[sh]$ xpaget xpa \-acl *:* 123.456.78.910 gisa *:* localhost gisa
Using xpaset and the \-acl sub-command, a remote client machine can be given permission to perform xpaget, xpaset, xpaaccess, or xpainfo operations. For example, to allow the xpaget operation, the following command can be issued on the local machine:
[sh]$ xpaset \-p xpa \-acl "remote_machine g"
This results in the following access permissions on the local machine:
[sh]$ xpaget xpa \-acl XPA:xpa 234.567.89.012 g *:* 123.456.78.910 gisa *:* localhost gisa
The remote client can now use the local server's xpans name server to establish communication with the local \s-1XPA\s0 service. This can be done on a call-by-call basis using the \-i switch on xpaset, xpaget, etc:
[sh]$ xpaget \-i "local_machine:12345" xpa class: XPA name: xpa method: 88877766:2778 sendian: little cendian: big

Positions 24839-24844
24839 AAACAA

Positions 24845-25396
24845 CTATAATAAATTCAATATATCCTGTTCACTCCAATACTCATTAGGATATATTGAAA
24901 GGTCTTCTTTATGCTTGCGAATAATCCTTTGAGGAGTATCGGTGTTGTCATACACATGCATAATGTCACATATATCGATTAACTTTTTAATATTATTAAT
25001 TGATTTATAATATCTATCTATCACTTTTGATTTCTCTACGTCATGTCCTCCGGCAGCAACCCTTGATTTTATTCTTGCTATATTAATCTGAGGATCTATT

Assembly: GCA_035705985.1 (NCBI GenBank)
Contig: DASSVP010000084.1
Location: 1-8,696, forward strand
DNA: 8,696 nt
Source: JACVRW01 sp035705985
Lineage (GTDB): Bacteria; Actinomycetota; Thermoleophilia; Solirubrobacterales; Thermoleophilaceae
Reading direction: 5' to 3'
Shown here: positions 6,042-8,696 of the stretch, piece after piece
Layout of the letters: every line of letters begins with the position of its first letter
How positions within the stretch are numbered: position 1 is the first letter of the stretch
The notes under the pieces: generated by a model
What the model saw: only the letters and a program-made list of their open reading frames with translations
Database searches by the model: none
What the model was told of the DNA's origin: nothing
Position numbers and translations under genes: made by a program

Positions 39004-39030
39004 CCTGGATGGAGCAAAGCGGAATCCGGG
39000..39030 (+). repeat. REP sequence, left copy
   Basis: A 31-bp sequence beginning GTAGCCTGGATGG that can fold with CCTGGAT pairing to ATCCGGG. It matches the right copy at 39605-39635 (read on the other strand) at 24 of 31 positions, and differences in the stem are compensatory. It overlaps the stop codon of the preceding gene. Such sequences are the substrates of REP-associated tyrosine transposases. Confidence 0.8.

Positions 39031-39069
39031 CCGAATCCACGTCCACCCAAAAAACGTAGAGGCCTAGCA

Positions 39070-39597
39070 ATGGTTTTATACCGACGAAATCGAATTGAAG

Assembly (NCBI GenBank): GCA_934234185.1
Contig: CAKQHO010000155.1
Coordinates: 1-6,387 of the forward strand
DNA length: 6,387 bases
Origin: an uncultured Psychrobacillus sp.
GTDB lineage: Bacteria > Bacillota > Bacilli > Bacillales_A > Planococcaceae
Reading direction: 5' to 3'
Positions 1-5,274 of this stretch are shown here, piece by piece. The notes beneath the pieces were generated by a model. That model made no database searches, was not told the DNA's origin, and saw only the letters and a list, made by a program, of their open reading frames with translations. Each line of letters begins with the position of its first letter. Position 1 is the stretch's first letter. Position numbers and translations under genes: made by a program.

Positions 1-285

Alternatively, the \s-1XPA_NSINET\s0 variable on the remote machine can be set to point directly to xpans on the local machine, removing the need to override this value each time an \s-1XPA\s0 program is run:
[csh]$ setenv XPA_NSINET 'karapet:$port' [csh]$ xpaget xpa class: XPA name: xpa method: 88877766:2778 sendian: little cendian: big
Here, '$port' means to use the default \s-1XPA\s0 name service port (14285). not a port environment variable.
Access permission for remote client machines can be stored in a file on the local machine pointed to by the \s-1XPA_ACLFILE\s0 environment variable or using the \s-1XPA_DEFACL\s0 environment variable. See <A HREF=\*(L"./acl.html\*(R">\s-1XPA\s0 Access Control for more information.